Now, I've already told you a good deal about Yona's story, and for fear of spoilers, I'll just leave it at this: Yona's transformation from spoiled princess to powerful woman is perfectly paced and intensely satisfying. If that's your bag, give this show a go.

Hak doesn't change so much over the course of the series, but he's one of those delicious characters who is so much more than what he initially seems. If you're into characters who seem aloof and goofy while still being able to skin you as quickly as look at you, Hak's your man.

And that's not even getting into the romance in this series... But I think I've said enough for now. ;)

The Conclusion

There's so much here to enjoy during the ride, plus the promise of things ahead: such as the mysteries surrounding Yona's family, the legend of the dragons and its implications for later in the series, and--of course--adorable rom-com moments.

Best of all, it's currently available to view for free on Youtube. Buyer be warned though: this is the first and only season of the anime, so the ending is a little jarring. Hopefully we'll see more of this anime adaptation in the future.

All photos property of their respective owners and used under US "Fair Use" laws. Unless otherwise specified, all are from Funimation's official YouTube channel.

Yona of the Dawn and all related names and terms are the property of HAKUSENSHA.

Review format adapted from Curtis Bell's Iridium Eye. If you're bored of the usual flicks on Redbox or Netflix, check out Iridium Eye for a medley of movies and shows I can guarantee you've never heard of.

Interested in reading more about anime? Check out Drunken Anime Blog for some fun analyses. Of course, as you can probably tell from the title, this may have content not suitable for little eyes. Or your eyes, if you're sensitive to alcohol, sexual content, etc.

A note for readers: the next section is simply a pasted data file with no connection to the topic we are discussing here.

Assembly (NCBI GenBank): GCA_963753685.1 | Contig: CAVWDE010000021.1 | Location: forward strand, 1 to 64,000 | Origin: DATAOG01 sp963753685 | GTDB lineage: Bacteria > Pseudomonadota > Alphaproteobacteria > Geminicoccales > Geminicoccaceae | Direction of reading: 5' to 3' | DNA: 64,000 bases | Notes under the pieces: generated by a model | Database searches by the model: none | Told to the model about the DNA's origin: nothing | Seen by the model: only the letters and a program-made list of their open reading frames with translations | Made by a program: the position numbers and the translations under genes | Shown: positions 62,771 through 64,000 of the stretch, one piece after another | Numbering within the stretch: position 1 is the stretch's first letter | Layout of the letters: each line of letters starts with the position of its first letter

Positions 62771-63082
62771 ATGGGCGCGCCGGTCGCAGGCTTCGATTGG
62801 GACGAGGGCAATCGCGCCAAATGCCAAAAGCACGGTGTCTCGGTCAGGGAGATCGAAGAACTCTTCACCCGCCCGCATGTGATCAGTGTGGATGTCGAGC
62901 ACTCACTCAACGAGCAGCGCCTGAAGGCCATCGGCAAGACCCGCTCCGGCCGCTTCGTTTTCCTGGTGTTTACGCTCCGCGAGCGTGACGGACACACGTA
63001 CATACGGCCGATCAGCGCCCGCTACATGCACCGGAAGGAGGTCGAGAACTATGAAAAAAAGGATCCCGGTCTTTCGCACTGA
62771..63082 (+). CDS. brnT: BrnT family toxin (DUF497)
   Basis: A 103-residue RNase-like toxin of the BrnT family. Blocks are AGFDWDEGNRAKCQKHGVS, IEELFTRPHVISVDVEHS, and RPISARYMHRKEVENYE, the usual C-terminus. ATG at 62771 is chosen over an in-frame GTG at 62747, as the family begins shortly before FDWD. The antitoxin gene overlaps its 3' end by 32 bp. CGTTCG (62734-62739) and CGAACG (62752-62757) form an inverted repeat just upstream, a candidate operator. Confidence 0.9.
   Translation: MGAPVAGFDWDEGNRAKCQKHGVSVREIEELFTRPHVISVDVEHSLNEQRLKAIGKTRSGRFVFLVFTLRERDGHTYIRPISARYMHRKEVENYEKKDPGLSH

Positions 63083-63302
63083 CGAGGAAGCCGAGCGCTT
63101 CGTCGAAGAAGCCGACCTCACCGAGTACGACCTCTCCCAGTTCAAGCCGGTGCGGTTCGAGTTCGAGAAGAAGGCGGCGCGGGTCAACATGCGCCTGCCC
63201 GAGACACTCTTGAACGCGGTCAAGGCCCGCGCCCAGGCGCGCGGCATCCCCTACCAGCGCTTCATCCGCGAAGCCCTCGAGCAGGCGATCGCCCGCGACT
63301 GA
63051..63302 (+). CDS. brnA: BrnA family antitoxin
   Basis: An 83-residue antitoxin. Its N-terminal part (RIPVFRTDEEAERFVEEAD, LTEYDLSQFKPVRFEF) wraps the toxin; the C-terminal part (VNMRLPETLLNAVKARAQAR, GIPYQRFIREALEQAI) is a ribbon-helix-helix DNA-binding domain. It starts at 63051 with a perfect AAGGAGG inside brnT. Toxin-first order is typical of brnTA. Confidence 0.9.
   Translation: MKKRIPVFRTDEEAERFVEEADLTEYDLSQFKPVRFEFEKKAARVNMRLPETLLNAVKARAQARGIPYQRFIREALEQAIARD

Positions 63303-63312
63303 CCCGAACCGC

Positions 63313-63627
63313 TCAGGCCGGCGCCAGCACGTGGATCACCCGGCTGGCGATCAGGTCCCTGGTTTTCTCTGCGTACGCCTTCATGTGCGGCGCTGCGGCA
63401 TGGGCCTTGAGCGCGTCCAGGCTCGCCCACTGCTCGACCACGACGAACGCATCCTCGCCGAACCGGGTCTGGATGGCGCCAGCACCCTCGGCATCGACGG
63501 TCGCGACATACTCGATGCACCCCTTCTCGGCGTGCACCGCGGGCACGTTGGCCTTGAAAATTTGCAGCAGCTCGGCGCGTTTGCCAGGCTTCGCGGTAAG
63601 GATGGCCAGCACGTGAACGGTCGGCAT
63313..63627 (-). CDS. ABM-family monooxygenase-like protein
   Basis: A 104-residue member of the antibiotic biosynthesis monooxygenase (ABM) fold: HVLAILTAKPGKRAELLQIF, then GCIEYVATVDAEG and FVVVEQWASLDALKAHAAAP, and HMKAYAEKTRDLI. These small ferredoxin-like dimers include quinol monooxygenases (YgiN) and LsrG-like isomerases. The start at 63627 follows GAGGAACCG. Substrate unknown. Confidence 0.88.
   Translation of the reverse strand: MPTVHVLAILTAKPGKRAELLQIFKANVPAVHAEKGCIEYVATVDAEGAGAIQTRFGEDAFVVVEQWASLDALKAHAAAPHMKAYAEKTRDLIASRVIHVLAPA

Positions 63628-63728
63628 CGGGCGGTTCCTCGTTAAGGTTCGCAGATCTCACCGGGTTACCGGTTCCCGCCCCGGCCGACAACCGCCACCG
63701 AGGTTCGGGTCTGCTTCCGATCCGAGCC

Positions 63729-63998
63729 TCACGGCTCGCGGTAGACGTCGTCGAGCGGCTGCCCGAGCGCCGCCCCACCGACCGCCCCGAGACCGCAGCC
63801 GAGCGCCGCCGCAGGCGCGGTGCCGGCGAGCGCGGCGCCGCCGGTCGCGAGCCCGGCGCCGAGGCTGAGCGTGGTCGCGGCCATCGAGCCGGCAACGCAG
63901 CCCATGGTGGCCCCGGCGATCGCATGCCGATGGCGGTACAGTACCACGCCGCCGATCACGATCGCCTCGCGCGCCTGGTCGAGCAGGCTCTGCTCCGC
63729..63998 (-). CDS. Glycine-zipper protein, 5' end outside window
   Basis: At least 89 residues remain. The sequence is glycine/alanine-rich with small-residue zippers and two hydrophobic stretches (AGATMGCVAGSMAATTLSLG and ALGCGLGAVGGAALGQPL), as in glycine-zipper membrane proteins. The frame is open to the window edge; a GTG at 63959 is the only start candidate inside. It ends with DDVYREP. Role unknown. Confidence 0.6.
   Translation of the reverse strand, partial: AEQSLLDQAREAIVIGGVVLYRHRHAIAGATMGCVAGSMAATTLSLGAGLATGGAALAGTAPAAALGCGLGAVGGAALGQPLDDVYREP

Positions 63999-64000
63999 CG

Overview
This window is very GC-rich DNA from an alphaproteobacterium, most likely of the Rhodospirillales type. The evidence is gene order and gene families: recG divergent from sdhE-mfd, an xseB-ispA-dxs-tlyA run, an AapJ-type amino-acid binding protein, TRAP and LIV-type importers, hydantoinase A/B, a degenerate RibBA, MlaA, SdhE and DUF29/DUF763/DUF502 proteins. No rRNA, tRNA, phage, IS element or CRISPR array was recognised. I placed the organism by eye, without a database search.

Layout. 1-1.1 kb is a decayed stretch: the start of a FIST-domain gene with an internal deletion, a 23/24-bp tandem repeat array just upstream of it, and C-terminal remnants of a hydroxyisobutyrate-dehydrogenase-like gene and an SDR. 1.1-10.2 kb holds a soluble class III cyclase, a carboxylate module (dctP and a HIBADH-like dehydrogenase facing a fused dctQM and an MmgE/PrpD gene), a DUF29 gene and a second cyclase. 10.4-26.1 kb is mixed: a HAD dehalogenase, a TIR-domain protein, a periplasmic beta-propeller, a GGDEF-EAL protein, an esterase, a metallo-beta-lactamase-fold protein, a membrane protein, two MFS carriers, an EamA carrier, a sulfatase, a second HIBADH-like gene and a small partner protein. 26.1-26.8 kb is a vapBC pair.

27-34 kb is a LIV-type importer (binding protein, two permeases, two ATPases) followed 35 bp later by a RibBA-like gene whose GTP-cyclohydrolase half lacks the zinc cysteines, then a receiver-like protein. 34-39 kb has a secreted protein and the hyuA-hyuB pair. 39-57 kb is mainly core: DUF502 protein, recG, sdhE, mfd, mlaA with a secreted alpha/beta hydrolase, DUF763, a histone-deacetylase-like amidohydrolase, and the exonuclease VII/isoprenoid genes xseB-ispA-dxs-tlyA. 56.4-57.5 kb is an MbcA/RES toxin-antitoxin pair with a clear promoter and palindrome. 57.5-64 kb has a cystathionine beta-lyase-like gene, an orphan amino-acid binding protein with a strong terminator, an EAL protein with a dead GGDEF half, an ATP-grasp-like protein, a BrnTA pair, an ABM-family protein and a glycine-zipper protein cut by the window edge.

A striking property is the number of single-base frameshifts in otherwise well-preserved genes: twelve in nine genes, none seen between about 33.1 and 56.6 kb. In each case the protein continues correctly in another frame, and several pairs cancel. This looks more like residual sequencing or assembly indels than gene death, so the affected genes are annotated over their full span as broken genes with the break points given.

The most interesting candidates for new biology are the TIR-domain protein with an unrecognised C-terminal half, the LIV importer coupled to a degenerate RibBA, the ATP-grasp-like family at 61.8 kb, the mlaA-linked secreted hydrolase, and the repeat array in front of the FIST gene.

From Him, To Him

Friday, November 17, 2017

How I Name Characters, Part 1: What First Initials Say to Me

I used to suck at creating names. That's kind of a problem when you want to write fantasy and don't want to rip off Tolkien or have names as scintillating as “John,” “Bob,” or “Henry.” (No joke, I actually used “Henry” for a big bad once. Ouch.)

Making up names seems easy. Slap some letters together and throw in a few extra vowels if necessary. Bam. New name. Right?

Ohhh, it's so much more difficult than that.

Your new name has to look and sound like it fits in your world. I wouldn't name a purple satyr “Bob” (unless I'm being cheeky). I wouldn't name a modern-day teenager “Thoracius Femblecrumb” either, unless I really wanted his life to be a living nightmare.

Making up names for fantasy can be particularly hard, but I often start with something as simple as one letter: the first letter, actually.

To me, a first initial says a lot about the character: it can elicit anything from their personality to their morals to how prominent a place they have in the story. I have some pretty strange and specific associations with certain initials. Note that this is only for fictional characters, not real people! I'm not going to judge you based on what letter your first name starts with. ;)

The Lord of the Rings: The Two Towers, 2002 New Line Cinema
A – This character is an all-around good guy and a person of noble character; probably a main character. See Aragorn, Arathorn, Aulë, and about a million other LotR characters.
B – This is a down-to-earth, probably burly, no-nonsense kind of character.
D – This character is probably a dude. I dunno why, I just associate the letter D with masculinity.
E – There's something unusual about this character. They aren't cut from the same cloth as the rest.
F – Probably a bad guy.
G – A rough or tough character of some kind. Probably masculine. Think Gilgamesh.
I – This character is refined, with more of a thin build. Can be downright feminine or is straight-up a female.
J – Generally the same as A; just a little less commonly used and a little less common of a person.
K – Probably a bad guy.
Q – How many names actually start with Q? This character's an unusual one for sure. Might be an all-out oddball.
R – A letter of strength. A strong-willed character for sure. Probably a good guy.